Making the Price of Indulgence Right

Want to increase sales of a bundle of goods or services that includes both pleasurable and utilitarian items? Research suggests that a discount will increase sales more effectively if it’s offered on the pleasurable item.

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Three groups of consumers were offered an opportunity to buy a bundle of items — a box of chocolates and a set of binders — at a discount. Those who were told that the discount was offered on the chocolates were more likely to buy the bundle.

Offering consumers a price discount if they purchase a bundle of goods or services together is a common promotional tool. While conventional marketing practice has been to offer bundles that consist of complementary items — for example, a beverage, sandwich and French fries in a fast-food restaurant — the practice of offering cross-category bundles is growing. One reason: In online retail settings, technology makes it feasible for websites such as to bundle different types of products easily.

What happens when consumers face a bundle that consists of one item that is desired more for pleasure and indulgence — what we call a hedonic item — and one that is more practical and functional in nature? Three experiments we conducted, which were described in detail in the December 2010 issue of The Journal of Marketing Research, suggest that businesses considering offering such bundles will achieve better results if they associate the discount with the price of the more pleasurable, less utilitarian item in the bundle.

For example, in one study we offered consumers an opportunity to buy discounted products. The items were a box of chocolates — a pleasurable item — and a utilitarian set of three binders. The individual options were each offered at $6. However, an additional $2 discount was offered on the bundled purchase of both the items. Consumers were randomly divided into three groups. The first group was told that they could save $2 on the chocolates if they also purchased the binders. The second group was told that they could save $2 on the binders if they also purchased the box of chocolates. The third group was told that they could save $2 on the total purchase for buying both the binder and the box of chocolates. Although the amount of discount was the same across the three groups, the purchase results showed that the way the discount was framed had a significant impact on sales of the bundle. While 82% purchased the bundle when the discount was framed as savings on the hedonic chocolates, only 52% purchased the bundle when the discount was framed as savings on the utilitarian binders. When the discount was offered on the total purchase, 61% chose to buy the bundle.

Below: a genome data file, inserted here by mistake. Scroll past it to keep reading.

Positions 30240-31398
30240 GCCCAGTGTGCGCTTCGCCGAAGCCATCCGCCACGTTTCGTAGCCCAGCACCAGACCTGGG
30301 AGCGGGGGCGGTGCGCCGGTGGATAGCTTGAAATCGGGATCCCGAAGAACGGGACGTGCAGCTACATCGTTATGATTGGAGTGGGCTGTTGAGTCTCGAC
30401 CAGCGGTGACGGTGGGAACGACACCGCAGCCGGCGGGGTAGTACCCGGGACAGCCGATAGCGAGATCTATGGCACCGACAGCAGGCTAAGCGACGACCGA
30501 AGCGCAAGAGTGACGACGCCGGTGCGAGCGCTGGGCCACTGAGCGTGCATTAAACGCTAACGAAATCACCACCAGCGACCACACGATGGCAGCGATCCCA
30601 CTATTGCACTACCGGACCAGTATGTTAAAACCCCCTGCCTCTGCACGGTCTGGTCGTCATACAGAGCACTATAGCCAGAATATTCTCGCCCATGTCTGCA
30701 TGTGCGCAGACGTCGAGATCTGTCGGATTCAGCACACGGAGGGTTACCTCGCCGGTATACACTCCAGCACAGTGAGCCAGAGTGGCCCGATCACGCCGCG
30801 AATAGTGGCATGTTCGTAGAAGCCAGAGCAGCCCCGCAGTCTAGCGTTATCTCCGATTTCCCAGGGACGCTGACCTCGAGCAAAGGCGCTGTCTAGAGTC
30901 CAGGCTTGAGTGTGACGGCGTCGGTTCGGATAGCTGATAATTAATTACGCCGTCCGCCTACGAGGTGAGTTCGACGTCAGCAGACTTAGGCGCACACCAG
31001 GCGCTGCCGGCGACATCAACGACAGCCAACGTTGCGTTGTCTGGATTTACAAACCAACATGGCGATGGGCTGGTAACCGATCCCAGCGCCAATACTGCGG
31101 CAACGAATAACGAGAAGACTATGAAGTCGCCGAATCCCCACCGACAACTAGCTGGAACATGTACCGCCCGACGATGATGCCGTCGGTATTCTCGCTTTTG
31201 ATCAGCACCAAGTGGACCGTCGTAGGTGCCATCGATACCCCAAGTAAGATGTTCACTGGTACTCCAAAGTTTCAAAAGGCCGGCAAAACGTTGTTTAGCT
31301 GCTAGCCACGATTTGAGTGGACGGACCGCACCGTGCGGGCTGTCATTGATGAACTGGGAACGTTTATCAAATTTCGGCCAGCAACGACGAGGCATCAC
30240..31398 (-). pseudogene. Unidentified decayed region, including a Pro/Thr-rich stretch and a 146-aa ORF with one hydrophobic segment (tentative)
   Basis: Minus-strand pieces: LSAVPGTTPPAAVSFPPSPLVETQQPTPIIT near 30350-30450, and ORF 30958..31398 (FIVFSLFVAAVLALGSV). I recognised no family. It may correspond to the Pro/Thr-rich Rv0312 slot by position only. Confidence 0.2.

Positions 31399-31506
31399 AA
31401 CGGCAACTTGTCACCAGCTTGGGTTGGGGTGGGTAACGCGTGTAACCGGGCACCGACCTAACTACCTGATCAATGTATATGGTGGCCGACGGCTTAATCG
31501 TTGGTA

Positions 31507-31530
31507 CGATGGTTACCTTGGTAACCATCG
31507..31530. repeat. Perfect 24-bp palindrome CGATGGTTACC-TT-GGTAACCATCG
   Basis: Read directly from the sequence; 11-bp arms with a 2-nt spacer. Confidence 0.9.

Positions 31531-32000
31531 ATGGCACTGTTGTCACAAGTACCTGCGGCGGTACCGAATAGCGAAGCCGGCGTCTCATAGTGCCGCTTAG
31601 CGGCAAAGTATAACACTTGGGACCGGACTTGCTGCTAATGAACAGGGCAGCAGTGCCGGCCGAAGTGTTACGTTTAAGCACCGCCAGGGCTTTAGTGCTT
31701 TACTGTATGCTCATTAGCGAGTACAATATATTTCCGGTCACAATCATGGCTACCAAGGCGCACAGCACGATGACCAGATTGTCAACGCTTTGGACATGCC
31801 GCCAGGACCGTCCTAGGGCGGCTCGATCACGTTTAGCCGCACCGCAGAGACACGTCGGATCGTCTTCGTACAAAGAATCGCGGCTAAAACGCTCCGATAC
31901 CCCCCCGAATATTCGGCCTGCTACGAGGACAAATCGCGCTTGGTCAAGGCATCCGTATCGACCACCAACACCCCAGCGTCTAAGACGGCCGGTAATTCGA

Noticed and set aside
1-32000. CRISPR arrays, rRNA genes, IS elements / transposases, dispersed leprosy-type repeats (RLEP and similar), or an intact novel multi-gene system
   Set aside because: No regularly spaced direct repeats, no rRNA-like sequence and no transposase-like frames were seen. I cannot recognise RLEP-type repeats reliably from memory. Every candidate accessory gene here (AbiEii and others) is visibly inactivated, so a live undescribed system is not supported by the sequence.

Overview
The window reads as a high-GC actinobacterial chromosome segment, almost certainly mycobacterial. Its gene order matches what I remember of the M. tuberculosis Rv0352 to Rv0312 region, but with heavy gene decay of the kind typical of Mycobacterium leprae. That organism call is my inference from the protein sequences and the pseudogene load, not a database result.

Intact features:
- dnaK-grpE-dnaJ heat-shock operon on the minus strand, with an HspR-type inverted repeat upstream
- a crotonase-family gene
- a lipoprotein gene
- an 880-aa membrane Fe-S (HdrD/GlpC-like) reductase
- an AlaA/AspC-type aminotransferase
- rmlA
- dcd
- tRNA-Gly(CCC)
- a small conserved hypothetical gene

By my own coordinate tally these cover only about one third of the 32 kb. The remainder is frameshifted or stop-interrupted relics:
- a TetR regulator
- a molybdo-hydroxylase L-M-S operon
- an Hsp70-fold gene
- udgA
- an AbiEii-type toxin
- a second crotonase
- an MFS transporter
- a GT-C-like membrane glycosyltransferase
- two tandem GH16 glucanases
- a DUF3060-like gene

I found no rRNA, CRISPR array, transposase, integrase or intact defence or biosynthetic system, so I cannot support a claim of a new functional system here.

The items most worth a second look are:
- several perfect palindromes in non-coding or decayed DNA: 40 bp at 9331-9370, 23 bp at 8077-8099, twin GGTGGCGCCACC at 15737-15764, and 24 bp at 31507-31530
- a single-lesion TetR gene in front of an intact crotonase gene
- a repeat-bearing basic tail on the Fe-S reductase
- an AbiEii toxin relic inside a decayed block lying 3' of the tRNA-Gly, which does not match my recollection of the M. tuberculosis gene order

U. Khan and R. Dhar, “Price-Framing Effects on the Purchase of Hedonic and Utilitarian Bundles,” Journal of Marketing Research 47 (December 2010): 1090-1099.

These findings are consistent with previous research that has shown that consumers often experience guilt when purchasing items for personal pleasure and indulgence. Applying the discount to the more pleasurable product in a bundle apparently allows consumers to reduce the guilt associated with the purchase of such products. However, since no guilt is associated with the purchase of utilitarian items that fulfill basic needs, linking the discount to the utilitarian component of the bundle is less effective at encouraging purchases. The results also suggest that although people can theoretically reallocate savings however they want, the discount earned remains in some way associated in their minds with the item with which it was originally offered.

This research also has implications for items purchased as gifts, because prior research has indicated that consumers do not experience guilt when purchasing pleasurable products as gifts for other people. As a result, marketers of products such as flowers, wine, magazine subscriptions and jewelry should be able stimulate sales by offering instant discounts for items purchased for the buyer’s own use when a gift is purchased at full price. For example, a magazine publisher might suggest that a reader buy someone a gift subscription — and get 50% off on his or her own personal subscription by doing so. A florist, similarly, might offer customers six free lilies for themselves when they purchase a dozen long-stemmed roses as a gift.


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